Meteren, Emanuel De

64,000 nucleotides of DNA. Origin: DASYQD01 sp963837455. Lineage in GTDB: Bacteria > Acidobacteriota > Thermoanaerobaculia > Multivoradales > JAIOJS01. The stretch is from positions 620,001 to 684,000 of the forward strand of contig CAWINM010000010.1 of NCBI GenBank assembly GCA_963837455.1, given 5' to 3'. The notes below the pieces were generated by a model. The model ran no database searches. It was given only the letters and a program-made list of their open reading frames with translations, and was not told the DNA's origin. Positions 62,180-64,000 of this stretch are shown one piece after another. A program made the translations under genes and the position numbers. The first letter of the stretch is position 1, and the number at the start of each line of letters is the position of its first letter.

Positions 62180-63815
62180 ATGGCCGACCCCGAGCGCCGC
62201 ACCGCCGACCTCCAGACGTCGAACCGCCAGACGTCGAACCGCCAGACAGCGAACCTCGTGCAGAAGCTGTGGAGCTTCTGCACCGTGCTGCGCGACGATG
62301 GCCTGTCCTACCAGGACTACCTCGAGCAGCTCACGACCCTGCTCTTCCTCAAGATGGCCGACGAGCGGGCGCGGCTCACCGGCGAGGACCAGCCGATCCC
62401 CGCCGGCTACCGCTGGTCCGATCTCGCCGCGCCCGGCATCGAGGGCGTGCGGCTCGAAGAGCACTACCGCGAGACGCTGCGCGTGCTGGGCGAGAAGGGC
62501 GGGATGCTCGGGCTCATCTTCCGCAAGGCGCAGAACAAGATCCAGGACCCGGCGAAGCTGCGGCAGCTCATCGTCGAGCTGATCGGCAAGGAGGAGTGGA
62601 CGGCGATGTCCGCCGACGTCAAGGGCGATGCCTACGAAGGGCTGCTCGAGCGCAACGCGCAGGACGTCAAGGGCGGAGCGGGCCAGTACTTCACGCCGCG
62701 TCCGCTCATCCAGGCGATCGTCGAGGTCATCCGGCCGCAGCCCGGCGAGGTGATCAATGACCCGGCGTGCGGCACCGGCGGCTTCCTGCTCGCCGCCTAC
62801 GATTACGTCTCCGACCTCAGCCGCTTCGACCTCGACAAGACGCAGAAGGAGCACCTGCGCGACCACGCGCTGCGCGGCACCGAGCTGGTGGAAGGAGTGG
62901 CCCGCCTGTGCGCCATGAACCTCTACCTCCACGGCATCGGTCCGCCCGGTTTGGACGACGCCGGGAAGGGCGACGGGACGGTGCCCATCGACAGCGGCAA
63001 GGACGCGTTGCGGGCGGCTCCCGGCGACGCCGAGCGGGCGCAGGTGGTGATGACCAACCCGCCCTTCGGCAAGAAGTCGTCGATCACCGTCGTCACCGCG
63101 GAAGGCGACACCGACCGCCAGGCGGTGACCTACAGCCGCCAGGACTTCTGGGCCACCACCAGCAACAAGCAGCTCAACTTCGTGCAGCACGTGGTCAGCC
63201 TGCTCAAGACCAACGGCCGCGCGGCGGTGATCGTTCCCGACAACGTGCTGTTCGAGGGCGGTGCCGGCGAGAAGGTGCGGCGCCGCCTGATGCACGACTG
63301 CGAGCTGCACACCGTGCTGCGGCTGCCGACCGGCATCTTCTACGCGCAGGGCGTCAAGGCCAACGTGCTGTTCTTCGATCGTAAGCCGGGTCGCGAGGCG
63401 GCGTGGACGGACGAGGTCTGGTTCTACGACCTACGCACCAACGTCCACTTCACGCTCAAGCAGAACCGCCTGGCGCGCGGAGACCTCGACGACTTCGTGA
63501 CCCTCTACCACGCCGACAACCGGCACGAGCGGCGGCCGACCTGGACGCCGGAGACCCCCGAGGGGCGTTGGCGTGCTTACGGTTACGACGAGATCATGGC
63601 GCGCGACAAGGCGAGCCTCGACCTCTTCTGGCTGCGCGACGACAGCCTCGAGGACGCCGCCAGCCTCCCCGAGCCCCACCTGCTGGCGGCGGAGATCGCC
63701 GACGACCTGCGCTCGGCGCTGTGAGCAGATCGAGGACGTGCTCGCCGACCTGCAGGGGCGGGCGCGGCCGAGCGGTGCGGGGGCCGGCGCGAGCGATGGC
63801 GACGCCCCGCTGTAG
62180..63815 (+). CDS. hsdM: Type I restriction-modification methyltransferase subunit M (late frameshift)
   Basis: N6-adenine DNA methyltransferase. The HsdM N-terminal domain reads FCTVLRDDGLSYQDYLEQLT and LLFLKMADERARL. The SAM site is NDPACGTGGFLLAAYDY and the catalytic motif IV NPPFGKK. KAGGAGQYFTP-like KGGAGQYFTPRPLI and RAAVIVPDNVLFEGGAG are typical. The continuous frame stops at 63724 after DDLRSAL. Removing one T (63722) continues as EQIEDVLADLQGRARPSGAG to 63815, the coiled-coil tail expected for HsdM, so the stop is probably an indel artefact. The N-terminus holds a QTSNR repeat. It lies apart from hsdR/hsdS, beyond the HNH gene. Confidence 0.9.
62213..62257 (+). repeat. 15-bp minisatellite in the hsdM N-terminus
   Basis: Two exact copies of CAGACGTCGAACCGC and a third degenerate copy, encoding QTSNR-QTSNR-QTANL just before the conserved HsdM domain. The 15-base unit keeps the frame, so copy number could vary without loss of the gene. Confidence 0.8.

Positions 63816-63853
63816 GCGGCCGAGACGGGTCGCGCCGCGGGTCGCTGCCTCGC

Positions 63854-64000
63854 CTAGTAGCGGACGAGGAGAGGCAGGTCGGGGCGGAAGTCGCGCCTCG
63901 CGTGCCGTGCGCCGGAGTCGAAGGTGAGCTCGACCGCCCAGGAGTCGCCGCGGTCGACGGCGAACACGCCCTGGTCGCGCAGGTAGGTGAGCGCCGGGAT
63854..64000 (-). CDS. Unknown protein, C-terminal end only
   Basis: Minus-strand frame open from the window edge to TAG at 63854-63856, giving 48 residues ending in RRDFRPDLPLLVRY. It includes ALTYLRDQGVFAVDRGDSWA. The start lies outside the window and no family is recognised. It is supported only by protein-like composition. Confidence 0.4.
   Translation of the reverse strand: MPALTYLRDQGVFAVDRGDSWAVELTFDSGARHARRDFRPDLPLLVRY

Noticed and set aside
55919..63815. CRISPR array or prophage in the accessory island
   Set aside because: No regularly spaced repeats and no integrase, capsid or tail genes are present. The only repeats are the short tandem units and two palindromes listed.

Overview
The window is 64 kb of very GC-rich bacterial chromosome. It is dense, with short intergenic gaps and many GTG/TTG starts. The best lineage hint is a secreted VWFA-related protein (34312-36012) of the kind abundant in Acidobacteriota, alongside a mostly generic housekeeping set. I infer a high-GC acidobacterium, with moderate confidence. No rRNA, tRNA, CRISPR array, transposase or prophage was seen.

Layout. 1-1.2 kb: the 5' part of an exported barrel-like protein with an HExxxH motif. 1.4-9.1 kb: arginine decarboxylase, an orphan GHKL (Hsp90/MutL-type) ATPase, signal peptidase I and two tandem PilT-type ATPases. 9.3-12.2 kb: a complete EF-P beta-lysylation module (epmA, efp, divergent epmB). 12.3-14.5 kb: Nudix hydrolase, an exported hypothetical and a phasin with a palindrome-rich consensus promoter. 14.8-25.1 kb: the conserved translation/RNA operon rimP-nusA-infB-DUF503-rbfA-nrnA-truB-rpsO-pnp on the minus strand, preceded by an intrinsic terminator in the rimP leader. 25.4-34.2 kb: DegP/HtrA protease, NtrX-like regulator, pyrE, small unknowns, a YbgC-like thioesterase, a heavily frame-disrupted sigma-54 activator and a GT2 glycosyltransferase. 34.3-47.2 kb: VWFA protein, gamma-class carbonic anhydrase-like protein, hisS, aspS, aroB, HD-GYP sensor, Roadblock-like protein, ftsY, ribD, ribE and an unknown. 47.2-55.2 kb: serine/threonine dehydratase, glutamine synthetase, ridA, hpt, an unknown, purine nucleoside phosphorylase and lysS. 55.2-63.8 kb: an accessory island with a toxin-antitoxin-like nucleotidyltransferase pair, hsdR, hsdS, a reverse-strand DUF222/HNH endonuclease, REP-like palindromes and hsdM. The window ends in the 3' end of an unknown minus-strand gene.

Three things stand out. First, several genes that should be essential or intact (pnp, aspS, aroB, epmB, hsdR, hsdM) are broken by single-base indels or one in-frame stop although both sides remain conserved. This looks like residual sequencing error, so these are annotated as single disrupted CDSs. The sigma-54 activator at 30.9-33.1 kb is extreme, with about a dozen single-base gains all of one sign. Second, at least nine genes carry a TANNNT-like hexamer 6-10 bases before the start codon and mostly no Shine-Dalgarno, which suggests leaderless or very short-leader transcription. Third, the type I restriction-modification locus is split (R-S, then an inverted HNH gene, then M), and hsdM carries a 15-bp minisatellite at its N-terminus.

a protestant historian, was born at Antwerp July 9, 1535. His father, Jacob de Meteren, was of Balda; his mother, Ortelia, was the daughter of William Ortelis, or Ortelius, of Augsburgh, grandfather of the celebrated geographer, Abraham Ortelins. He was carefully educated in the languages and sciences, and when a youth, is reported to have attempted to translate the Bible into English, which, says Bullart, made his religious principles to be suspected. His father, who had embraced the protestant religion, being obliged to take refuge in England, took this son with him, and gave him the choice of continuing his studies, or embarking in commerce. Emanuel, having preferred the latter, was sent to Antwerp, and engaged with a merchant in that city, where he continued about ten years, but his father had not the happiness to witness his progress, as he and his wife were drowned in their passage from Antwerp to London. Emanuel, during his residence at Antwerp, after this disaster, employed his leisure hours in collecting information respecting the history of the Netherlands; and having acquired the confidence of various persons of eminence in the government, he succeeded in obtaining much secret history of the times, which he published under the title of “Historia rerum potissimum in Belgio gestarum,” &c. It appears that he had sent some copies of this work in German to a friend, who was to procure engravings for it, but who caused it to be printed for his own benefit in Latin and German, yet with the name of the author, whose reputation he did not value so much as the profits of the work. Meteren, on hearing this, procured an order from the States to suppress this edition, which is dated 1599, | and afterwards published it himself. He was enabled to revisit London again in the reign of James I. as consul for the Flemings. In this office he acquitted himself with spirit and ability, and wrote an ample volume of the treaties of commerce which formerly subsisted betwixt the English nation, the house of Burgundy, and the states of Holland. He died at London, April 8, 1612, and was interred in the church of St. Dionis Back-Church, Fenchurch-street, where his relict erected a monument to his memory, which was destroyed in the great fire.1